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  21. A. Fine (1996). Science as Child's Play: Tales From the Crib. Philosophy of Science 63 (4):534-37.
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  22. J. A. Fodor (1992). A Theory of the Child's Theory of Mind. Cognition 44 (3):283-296.
  23. Thomas Fuchs (2013). The Phenomenology and Development of Social Perspectives. Phenomenology and the Cognitive Sciences 12 (4):655-683.
    The paper first gives a conceptual distinction of the first, second and third person perspectives in social cognition research and connects them to the major present theories of understanding others (simulation, interaction and theory theory). It then argues for a foundational role of second person interactions for the development of social perspectives. To support this thesis, the paper analyzes in detail how infants, in particular through triangular interactions with persons and objects, expand their understanding of perspectives and arrive at a (...)
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  24. Shaun Gallagher (2011). Strong Interaction and Self-Agency. Humana.Mente 15:55-76.
    The interaction theory of social cognition contends that intersubjective interaction is characterized by both immersion and irreducibility. This motivates a question about autonomy and self-agency: If I am always caught up in processes of interaction, and interaction always goes beyond me and my ultimate control, is there any room for self-agency? I outline an answer to this question that points to the importance of communicative and narrative practices.
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  25. Shaun Gallagher (2008). Inference or Interaction: Social Cognition Without Precursors. Philosophical Explorations 11 (3):163 – 174.
    In this paper I defend interaction theory (IT) as an alternative to both theory theory (TT) and simulation theory (ST). IT opposes the basic suppositions that both TT and ST depend upon. I argue that the various capacities for primary and secondary intersubjectivity found in infancy and early childhood should not be thought of as precursors to later developing capacities for using folk psychology or simulation routines. They are not replaced or displaced by such capacities in adulthood, but rather continue (...)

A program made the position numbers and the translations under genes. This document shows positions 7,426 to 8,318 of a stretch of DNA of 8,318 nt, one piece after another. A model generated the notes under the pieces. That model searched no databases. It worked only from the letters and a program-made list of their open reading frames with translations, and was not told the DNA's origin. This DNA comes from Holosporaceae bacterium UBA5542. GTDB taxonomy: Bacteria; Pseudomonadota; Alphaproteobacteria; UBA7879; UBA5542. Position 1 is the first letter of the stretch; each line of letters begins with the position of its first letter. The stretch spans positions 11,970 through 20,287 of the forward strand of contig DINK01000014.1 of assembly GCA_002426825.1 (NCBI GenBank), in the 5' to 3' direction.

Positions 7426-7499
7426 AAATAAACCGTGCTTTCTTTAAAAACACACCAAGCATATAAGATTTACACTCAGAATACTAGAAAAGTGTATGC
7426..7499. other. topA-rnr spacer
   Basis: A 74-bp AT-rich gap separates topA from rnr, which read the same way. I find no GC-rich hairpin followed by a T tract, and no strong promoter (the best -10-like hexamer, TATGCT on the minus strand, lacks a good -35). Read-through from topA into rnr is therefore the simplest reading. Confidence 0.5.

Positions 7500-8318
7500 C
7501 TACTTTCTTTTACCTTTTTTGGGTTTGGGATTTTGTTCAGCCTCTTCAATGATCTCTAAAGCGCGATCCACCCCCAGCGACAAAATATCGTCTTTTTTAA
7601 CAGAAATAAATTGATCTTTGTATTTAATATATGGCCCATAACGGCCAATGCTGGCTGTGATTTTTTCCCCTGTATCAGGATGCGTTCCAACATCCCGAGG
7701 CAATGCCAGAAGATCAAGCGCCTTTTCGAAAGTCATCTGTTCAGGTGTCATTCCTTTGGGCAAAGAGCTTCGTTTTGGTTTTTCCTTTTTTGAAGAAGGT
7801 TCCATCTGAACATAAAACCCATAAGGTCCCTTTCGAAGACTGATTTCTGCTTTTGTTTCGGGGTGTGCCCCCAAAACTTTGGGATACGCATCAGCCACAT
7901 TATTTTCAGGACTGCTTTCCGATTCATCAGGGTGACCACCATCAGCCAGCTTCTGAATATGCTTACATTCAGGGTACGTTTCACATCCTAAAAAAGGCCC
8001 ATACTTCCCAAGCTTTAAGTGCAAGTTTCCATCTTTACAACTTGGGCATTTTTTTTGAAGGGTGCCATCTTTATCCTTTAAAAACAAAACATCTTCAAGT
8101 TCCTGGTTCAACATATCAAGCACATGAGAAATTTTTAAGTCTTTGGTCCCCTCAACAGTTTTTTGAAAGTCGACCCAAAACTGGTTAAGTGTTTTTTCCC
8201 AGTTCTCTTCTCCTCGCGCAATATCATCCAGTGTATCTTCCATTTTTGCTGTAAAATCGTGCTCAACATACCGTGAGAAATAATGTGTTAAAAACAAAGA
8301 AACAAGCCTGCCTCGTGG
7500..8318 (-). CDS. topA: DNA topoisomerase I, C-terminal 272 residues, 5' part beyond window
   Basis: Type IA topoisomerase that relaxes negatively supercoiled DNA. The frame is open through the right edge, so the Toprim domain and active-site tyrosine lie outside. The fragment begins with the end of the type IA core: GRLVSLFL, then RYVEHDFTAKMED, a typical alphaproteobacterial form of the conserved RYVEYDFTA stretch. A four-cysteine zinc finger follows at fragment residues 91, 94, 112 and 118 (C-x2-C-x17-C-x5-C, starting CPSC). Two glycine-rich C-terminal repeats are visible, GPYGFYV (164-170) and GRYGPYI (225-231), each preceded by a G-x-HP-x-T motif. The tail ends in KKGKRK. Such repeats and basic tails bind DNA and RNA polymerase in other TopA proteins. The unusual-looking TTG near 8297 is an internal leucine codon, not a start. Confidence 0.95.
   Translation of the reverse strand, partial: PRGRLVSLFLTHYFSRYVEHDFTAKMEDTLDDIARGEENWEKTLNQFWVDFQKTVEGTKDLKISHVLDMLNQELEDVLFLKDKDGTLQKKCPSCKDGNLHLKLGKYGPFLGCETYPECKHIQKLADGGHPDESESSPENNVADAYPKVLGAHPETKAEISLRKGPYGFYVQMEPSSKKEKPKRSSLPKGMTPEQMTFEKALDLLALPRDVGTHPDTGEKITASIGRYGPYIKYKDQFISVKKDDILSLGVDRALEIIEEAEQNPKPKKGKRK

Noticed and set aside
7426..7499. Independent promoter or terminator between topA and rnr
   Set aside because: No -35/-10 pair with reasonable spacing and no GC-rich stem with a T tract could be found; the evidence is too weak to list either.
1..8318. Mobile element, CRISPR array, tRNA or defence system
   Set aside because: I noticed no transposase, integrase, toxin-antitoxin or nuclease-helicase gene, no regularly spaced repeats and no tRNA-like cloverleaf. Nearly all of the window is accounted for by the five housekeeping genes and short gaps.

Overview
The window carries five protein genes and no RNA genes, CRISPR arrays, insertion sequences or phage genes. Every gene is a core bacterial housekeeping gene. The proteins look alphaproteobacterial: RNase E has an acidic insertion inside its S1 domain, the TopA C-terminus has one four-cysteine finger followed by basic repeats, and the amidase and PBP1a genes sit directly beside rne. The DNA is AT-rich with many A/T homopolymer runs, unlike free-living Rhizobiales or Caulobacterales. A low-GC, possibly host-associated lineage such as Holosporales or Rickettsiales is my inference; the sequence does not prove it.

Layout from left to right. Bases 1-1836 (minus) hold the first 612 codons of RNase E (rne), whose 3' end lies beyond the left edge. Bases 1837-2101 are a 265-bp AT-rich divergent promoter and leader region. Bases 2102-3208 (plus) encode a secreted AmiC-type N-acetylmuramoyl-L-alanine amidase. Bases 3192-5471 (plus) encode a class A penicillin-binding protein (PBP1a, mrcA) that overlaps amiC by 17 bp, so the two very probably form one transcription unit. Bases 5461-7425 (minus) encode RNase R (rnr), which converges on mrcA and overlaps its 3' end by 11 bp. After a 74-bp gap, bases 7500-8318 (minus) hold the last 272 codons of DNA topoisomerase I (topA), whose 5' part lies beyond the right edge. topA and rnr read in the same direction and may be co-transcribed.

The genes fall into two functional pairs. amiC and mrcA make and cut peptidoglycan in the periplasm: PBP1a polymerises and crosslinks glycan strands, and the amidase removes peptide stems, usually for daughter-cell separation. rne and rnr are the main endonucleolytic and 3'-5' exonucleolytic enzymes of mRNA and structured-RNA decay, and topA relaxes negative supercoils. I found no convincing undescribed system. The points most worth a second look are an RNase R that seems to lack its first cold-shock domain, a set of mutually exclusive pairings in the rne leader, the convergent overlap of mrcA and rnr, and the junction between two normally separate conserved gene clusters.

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  26. Shaun Gallagher & Daniel D. Hutto (2008). Understanding Others Through Primary Interaction and Narrative Practice. In J. Zlatev, T. Racine, C. Sinha & E. Itkonen (eds.), The Shared Mind: Perspectives on Intersubjectivity. John Benjamins 17–38.
    We argue that theory-of-mind (ToM) approaches, such as “theory theory” and “simulation theory”, are both problematic and not needed. They account for neither our primary and pervasive way of engaging with others nor the true basis of our folk psychological understanding, even when narrowly construed. Developmental evidence shows that young infants are capable of grasping the purposeful intentions of others through the perception of bodily movements, gestures, facial expressions etc. Trevarthen’s notion of primary intersubjectivity can provide a theoretical framework for (...)
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  27. Christopher Gauker (2005). The Belief-Desire Law. Facta Philosophica 7 (2):121-144.
    Many philosophers hold that for various reasons there must be psychological laws governing beliefs and desires. One of the few serious examples that they offer is the _belief-desire law_, which states, roughly, that _ceteris paribus_ people do what they believe will satisfy their desires. This paper argues that, in fact, there is no such law. In particular, decision theory does not support the contention that there is such a law.